Rabbi Grossman’s distinction between actions we do because we wish to and those we do because we are commanded to is a vitally important one. Vice President Cheney famously asserted that conservation was a personal virtue–that is, a nice thing to do if you feel like but that’s really your own business.
What’s so striking about the Torah’s approach to the world is that there is no such thing as “our own business.” If you find your neighbor’s donkey wandering, you are required to seek out your neighbor to return it, (Ex. 23:4). If a neighboring town is full of idolaters, you are required to make war on it, (Deut. 13:12-16). If you find a body in a field, you are required to perform certain rites to expiate the sin, (Deut. 21:1-9).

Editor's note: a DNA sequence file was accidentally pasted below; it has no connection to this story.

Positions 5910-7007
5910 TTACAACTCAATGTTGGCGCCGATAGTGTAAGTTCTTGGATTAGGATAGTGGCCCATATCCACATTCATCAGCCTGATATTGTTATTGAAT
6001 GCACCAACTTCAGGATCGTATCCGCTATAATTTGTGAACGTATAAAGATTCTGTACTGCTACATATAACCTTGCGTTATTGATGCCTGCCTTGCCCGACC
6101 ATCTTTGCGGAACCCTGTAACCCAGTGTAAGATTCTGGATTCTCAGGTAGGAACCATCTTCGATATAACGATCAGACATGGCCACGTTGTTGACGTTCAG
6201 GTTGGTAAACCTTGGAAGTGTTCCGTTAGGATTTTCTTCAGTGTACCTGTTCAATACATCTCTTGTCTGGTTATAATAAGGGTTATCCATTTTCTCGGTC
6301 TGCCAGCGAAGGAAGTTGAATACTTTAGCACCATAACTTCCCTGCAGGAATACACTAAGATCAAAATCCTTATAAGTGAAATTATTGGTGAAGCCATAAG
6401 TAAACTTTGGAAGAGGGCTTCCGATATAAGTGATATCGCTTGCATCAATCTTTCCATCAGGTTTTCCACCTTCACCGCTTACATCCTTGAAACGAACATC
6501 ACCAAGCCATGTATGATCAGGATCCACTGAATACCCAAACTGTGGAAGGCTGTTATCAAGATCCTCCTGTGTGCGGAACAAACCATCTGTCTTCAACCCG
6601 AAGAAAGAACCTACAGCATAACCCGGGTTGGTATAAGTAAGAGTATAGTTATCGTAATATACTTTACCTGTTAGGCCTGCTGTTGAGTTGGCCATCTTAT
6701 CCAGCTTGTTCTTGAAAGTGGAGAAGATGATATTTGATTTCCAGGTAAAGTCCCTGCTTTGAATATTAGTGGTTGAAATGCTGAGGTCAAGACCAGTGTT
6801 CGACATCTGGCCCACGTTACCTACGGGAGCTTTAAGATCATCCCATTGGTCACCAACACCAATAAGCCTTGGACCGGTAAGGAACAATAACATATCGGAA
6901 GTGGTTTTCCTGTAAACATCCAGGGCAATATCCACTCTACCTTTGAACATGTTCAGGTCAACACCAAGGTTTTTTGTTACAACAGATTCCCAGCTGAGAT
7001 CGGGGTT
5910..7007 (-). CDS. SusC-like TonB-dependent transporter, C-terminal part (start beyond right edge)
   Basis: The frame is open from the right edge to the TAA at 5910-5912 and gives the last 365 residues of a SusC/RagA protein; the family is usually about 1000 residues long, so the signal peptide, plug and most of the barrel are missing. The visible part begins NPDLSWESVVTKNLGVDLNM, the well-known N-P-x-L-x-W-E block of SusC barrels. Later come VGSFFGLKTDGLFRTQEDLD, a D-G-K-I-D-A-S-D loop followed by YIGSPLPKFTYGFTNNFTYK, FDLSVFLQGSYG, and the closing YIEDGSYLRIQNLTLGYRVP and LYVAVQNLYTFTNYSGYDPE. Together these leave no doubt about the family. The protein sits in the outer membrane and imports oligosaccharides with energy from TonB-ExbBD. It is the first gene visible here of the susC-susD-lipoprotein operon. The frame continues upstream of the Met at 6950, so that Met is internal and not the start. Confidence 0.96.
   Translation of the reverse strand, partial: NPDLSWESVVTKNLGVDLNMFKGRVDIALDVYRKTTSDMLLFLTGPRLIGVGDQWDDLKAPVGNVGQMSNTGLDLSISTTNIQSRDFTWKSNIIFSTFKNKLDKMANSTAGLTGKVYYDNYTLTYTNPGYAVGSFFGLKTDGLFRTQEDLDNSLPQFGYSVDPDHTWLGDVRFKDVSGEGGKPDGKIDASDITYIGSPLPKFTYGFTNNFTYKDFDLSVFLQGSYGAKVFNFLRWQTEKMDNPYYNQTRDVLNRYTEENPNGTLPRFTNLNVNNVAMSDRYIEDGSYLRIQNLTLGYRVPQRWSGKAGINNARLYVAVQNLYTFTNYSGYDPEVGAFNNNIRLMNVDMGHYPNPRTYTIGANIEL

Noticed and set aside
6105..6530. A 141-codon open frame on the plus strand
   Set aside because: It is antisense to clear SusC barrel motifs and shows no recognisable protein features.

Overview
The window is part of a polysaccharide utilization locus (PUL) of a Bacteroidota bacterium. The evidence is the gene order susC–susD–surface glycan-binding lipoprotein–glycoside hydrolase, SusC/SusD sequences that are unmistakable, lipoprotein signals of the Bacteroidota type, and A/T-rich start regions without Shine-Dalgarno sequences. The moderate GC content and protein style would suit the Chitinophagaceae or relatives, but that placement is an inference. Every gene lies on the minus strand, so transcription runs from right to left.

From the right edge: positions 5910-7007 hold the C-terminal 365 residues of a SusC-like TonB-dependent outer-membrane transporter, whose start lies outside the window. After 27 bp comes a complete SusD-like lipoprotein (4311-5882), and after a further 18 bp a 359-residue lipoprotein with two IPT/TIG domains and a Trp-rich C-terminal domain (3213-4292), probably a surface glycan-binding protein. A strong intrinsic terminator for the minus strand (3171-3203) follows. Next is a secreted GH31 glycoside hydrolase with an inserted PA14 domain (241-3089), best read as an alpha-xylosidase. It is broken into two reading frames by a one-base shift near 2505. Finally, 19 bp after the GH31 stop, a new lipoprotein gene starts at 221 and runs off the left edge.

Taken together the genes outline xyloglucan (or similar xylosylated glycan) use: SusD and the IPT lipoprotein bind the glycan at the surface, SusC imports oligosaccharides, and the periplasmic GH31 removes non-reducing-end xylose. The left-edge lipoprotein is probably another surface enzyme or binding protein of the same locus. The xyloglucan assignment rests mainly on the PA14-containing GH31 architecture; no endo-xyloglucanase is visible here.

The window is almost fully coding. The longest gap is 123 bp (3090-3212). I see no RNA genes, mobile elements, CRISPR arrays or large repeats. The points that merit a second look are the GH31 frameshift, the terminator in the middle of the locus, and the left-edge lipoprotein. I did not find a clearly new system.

The point is simply that the ancient Israelites recognized that we don’t act in a vacuum–we are inextricably connected to one another and to God. What any one person does may affect all of us. Ironically, globalization just proves the point that there is no such thing as a local issue (and if you haven’t already, check out this amazing article from the NY Times Magazine about what happens to our cell phones when we’re done with them). Our world and our environment is interconnected, and when deforestation or pollution happens anywhere in the world it affects all of us in the form of rising temperatures, rising ocean levels, and a decline in biodiversity.
The Torah tells us we can’t simply stick our heads in the sand and pretend that whatever is going on is someone else’s fault, someone else’s problem. Instead, it promulgated laws that placed responsibility for the greater good squarely on all our shoulders. We need to follow suit before it’s too late.